New science fiction site coming soon

Making Light | Phase one: collect underpants via Whatever Tor Books, a big (the biggest?) name in science fiction publishing, is opening a new website. It is supposed to be “a place and a context for the lively, ongoing, wide-ranging, and profoundly self-organizing discussions that have characterized the science fiction subculture since its earliest days”. That sounds pretty cool to me. I signed up for their advanced membership or whatever it is to get some free ebook downloads. I haven’t read any of them, because I don’t have an ebook reader (Please, won’t someone make a good, affordable ebook reader?). But I have them, and I plan to read some or all of them, and I suspect that I will end up buying something from some or all of the authors that I read. I hate announcements of far away website launches – I don’t really care until your site is live. Actually, I don’t really care until it’s live and finished being Dugg and Slashdotted, which I’m sure it will be. But I am looking forward to this. I was really disappointed with Gawker’s crappy science fiction blog, and I have high hopes for this one.

Giving stuff away

The nature of free

As I tried to explain in the Guardian interview, the problem isn’t that books are given away or that people read books they haven’t paid for. The problem is that the majority of people don’t read for pleasure.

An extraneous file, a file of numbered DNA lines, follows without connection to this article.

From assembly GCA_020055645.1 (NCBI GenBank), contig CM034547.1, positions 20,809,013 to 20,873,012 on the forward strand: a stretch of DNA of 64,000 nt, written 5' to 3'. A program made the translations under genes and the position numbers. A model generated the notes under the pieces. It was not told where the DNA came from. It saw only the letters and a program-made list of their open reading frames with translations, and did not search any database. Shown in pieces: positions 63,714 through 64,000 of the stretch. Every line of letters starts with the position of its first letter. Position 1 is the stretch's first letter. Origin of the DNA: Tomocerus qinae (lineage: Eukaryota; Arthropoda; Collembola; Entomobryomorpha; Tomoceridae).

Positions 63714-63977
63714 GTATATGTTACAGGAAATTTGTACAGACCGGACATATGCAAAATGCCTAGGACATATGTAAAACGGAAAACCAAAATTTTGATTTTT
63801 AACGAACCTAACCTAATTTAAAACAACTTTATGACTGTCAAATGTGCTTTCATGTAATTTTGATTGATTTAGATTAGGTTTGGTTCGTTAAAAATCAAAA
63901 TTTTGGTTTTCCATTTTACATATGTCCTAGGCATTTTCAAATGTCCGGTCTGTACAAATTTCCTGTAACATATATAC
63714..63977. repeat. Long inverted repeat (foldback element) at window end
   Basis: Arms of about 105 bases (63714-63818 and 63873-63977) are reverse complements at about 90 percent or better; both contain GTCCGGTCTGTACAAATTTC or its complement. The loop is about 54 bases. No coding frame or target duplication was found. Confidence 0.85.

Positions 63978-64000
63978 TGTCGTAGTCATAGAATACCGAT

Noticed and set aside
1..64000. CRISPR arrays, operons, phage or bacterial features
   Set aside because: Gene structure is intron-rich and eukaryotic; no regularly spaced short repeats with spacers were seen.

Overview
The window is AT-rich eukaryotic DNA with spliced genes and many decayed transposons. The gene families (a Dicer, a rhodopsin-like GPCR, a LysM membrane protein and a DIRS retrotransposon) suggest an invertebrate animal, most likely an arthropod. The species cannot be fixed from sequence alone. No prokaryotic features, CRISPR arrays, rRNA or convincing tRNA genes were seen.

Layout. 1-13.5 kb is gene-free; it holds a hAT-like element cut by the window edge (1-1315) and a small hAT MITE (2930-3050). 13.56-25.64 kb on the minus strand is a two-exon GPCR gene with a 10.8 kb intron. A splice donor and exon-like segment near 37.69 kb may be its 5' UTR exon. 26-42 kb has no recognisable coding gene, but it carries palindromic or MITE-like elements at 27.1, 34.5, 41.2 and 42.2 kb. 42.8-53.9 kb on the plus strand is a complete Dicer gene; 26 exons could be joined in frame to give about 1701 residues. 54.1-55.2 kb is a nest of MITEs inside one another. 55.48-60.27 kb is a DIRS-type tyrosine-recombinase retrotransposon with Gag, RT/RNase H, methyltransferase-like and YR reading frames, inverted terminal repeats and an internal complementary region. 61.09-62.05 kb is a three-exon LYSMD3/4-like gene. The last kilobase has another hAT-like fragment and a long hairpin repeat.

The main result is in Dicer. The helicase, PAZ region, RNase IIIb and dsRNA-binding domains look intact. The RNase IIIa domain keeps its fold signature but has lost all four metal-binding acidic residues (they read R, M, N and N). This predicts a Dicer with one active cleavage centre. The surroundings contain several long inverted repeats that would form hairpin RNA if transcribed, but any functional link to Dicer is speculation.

Here is yet another author talking about how giving away books for free is a good thing, and tends to increase sales of other books. John Scalzi talks about this often. So does Charles Stross, and Cory Doctorow. And Techdirt talks about the value of giving away infinite goods to generate interest in scarce ones. I first read Scalzi’s Agent to the Stars shared free online, and then bought some of his other stuff. I first read Stross’ Accelerando shared free online, and now preorder his novels before they even come out. And I first read Gaiman when I got Anansi Boys from the library. My long-winded point here is that I have frequently purchased books because I read something the author had shared for free and I liked it. So I sought out more from that author. When someone finally makes a reasonably priced, non-DRMed ebook reader, I’ll do this even more. I have a bunch of free books saved on my hard drive that I haven’t read because I don’t want to sit at the computer to read a novel. Give me a good way to get that book over into the big fluffy chair in the sunroom, and I’ll be thrilled. However, I quoted Gaiman up above for a reason. It is interesting that he says that most people don’t read for pleasure. I don’t know how true that is in general, but I know many of my friends don’t read much or at all. I’ve gotten shocked reactions from people when I tell them that I get books out of the library (Although not so much lately now that I’m driving to work and don’t have an hour on the Metro to read every day). It’s too bad that people don’t read more. I have fond memories of reading while growing up. It was great to not even hear my mom calling me because I was so wrapped up in the book. See, kids, that’s a great excuse for ignoring your mom. Try it sometime. Edit: I should have checked Techdirt before I posted this. They have an article on this very subject up right now. And now Cory Doctorow mentions the very same Gaiman post up on Boing Boing. If I link to a post that links to a post that I already linked to, maybe we can create an infinite loop that creates an vortex in the internet which will spit out the Ghost of Christmas Past to visit the CEO’s of Sony, Time Warner, Random House, Apple, Adobe, and all the other DRM-mongers and show them the error of their ways. Then we’ll all wake up Christmas morning with open source ebook readers under the tree and thousands of free ebooks waiting at Amazon. Do you read for pleasure? Fiction? Non-fiction?